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Extreme Weather Events Becoming the 'New Normal'

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Climate Change, Warming Temperatures, and Extreme Downpours

Extreme weather events are increasing across the nation, and around the world. As temperatures continue to rise due to human-caused influences, most notably carbon emissions, weather patterns are shifting and extreme weather events are becoming the new normal.

A recent study suggested that extreme downpours associated with a rise in the intensity of weather events could increase 400 percent. The recent study, which took a year to complete, compared data from rainfall events that occurred between 2000 and 2013, and used a climate model that allowed for the projected 9 degrees Fahrenheit temperature increase by the end of the century if carbon emissions are not contained.

Study findings

Using these simplified models and averages, findings from the study showed that actual increases will vary across different U.S. regions. The Midwest, for example, could see the least amount of increase (up to 100 percent), while regions in the South, and especially along the Gulf Coast, could see significant rainfall increases of 200 to 400 percent.

Findings also indicated that individual extreme rainfall events could increase by nearly 70 percent in certain locations. As a result, an average storm rainfall amount of 2 inches today would increase by approximately 1.5 inches under these conditions in the future, to 3.5 inches of rain.

Impacts to the nation and society

Scientists pointed out that most storms with the highest hourly rainfall occur when air temperatures reach between 68 and 77 degrees Fahrenheit, and atmospheric moisture is high. As the global temperature warms, the air will be able to hold more moisture.

With climate change impacts, storms may continue to develop and intensify up to 86 degrees Fahrenheit, because the air contains higher levels of moisture. At such high moisture levels and temperatures, the intensity of storms will increase significantly.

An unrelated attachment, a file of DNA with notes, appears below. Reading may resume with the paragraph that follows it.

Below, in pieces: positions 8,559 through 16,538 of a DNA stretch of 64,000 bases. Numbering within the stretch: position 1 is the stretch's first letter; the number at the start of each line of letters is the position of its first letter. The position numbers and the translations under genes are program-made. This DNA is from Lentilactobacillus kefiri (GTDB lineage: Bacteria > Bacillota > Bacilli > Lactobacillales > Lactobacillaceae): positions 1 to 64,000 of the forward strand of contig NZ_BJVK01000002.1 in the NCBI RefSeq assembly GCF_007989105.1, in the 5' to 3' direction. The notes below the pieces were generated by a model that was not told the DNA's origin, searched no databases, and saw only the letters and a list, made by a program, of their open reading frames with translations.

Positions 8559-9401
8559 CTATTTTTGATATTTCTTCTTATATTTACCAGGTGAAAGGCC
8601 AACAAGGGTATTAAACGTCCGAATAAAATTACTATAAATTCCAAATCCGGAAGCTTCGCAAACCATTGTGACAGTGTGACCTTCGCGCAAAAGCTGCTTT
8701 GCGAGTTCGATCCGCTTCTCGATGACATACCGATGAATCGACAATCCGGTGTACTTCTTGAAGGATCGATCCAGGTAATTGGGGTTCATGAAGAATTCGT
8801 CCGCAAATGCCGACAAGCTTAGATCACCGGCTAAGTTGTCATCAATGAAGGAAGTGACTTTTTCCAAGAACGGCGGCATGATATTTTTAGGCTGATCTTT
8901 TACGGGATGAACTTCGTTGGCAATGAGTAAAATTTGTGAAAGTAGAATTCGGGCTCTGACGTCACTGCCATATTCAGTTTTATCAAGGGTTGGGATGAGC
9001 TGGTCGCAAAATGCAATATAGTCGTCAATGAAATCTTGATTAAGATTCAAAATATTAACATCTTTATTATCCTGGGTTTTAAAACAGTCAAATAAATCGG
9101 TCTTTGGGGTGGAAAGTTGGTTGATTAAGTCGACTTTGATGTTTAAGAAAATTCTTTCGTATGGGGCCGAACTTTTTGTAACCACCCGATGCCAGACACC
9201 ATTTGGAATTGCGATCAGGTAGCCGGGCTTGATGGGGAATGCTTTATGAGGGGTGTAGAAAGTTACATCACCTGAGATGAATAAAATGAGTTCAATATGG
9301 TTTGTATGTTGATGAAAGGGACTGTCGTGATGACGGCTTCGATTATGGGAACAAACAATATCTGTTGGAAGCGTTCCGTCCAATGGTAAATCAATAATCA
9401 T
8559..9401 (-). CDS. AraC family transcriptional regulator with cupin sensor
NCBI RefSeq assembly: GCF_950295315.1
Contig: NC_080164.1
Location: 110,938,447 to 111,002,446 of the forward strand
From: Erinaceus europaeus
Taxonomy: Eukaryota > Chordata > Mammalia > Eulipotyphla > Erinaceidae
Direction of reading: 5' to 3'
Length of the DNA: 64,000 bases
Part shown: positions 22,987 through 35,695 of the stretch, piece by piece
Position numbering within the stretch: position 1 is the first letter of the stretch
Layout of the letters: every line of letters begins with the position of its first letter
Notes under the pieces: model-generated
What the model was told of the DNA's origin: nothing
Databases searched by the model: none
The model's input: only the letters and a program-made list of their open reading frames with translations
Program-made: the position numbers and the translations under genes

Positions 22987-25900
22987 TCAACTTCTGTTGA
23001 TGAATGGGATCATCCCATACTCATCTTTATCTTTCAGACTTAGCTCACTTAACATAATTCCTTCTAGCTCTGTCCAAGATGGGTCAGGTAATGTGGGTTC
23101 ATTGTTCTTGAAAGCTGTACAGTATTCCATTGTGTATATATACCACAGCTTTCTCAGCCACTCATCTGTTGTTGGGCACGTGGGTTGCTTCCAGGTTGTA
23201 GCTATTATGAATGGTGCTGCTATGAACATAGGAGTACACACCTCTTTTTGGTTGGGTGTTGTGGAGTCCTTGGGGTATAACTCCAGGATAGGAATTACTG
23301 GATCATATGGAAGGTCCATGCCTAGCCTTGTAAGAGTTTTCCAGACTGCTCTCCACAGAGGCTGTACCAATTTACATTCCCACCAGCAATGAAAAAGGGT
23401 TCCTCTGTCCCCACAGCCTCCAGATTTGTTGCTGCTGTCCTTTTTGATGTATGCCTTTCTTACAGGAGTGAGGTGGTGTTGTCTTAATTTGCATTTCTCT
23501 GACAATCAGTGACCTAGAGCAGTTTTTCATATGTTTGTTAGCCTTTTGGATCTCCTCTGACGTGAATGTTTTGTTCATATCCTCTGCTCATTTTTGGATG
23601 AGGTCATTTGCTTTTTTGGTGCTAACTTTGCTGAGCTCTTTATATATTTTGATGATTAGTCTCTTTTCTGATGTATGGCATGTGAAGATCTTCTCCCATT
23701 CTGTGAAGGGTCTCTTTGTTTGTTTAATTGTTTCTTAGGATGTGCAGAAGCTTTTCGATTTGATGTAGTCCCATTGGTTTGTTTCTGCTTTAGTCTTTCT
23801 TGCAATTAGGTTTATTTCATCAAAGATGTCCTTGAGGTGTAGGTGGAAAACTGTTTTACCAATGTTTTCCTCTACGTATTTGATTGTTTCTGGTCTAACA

That means that the strongest thunderstorm experienced today, and one that might happen just one time per year, is likely to occur at least five times a year, and with an increased intensity.

Other implications

Areas of the Midwest are expected to see a decrease in moderate rain events, but experience an increase in the frequency and intensity of extreme events.

While the increased rainfall is likely to help areas currently impacted by drought conditions, other concerns arise, including impacts on the nation's infrastructure and agriculture. More intense storms that produce higher rainfall amounts over a shorter period of time will increase the chances for flooding, landslides, and debris flows, negatively impact agriculture, and place strains on infrastructure including dams and reservoirs.

Kimberly Arsenault Kimberly Arsenault serves as an intern at the Cleveland/Bradley County Emergency Management Agency where she works on plan revisions and special projects. Previously, Kimberly spent 15 years in commercial and business aviation. Her positions included station manager at the former Midwest Express Airlines, as well as corporate flight attendant, inflight manager, and charter flight coordinator. Kimberly currently holds a master's degree in emergency and disaster management from American Public University.